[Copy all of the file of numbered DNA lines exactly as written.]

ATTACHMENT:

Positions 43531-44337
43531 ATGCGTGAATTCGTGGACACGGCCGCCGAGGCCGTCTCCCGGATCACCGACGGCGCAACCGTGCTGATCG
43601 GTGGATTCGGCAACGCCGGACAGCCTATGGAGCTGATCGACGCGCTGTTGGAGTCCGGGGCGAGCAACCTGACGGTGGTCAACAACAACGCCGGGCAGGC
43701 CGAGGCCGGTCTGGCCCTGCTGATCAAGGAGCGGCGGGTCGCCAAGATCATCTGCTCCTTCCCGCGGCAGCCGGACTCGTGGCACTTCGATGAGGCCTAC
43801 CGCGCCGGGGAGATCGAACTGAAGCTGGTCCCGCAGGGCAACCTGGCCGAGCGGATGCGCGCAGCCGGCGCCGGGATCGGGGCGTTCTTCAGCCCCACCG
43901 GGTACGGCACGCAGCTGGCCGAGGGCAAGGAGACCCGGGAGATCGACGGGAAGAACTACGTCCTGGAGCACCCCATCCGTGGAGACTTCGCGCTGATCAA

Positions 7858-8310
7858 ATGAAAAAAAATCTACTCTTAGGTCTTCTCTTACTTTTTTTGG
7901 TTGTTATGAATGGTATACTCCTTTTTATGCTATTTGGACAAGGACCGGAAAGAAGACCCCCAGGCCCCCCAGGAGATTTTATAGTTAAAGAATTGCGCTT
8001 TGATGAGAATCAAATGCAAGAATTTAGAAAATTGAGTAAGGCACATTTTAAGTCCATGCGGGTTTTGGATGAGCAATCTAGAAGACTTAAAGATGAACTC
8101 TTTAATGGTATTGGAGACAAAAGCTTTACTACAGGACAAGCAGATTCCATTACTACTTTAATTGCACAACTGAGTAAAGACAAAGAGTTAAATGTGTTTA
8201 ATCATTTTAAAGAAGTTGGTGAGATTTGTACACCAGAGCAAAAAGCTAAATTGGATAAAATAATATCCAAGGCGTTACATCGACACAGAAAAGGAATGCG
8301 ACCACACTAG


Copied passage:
Positions 43531-44337
43531 ATGCGTGAATTCGTGGACACGGCCGCCGAGGCCGTCTCCCGGATCACCGACGGCGCAACCGTGCTGATCG
43601 GTGGATTCGGCAACGCCGGACAGCCTATGGAGCTGATCGACGCGCTGTTGGAGTCCGGGGCGAGCAACCTGACGGTGGTCAACAACAACGCCGGGCAGGC
43701 CGAGGCCGGTCTGGCCCTGCTGATCAAGGAGCGGCGGGTCGCCAAGATCATCTGCTCCTTCCCGCGGCAGCCGGACTCGTGGCACTTCGATGAGGCCTAC
43801 CGCGCCGGGGAGATCGAACTGAAGCTGGTCCCGCAGGGCAACCTGGCCGAGCGGATGCGCGCAGCCGGCGCCGGGATCGGGGCGTTCTTCAGCCCCACCG
43901 GGTACGGCACGCAGCTGGCCGAGGGCAAGGAGACCCGGGAGATCGACGGGAAGAACTACGTCCTGGAGCACCCCATCCGTGGAGACTTCGCGCTGATCAA

Positions 7858-8310
7858 ATGAAAAAAAATCTACTCTTAGGTCTTCTCTTACTTTTTTTGG
7901 TTGTTATGAATGGTATACTCCTTTTTATGCTATTTGGACAAGGACCGGAAAGAAGACCCCCAGGCCCCCCAGGAGATTTTATAGTTAAAGAATTGCGCTT
8001 TGATGAGAATCAAATGCAAGAATTTAGAAAATTGAGTAAGGCACATTTTAAGTCCATGCGGGTTTTGGATGAGCAATCTAGAAGACTTAAAGATGAACTC
8101 TTTAATGGTATTGGAGACAAAAGCTTTACTACAGGACAAGCAGATTCCATTACTACTTTAATTGCACAACTGAGTAAAGACAAAGAGTTAAATGTGTTTA
8201 ATCATTTTAAAGAAGTTGGTGAGATTTGTACACCAGAGCAAAAAGCTAAATTGGATAAAATAATATCCAAGGCGTTACATCGACACAGAAAAGGAATGCG
8301 ACCACACTAG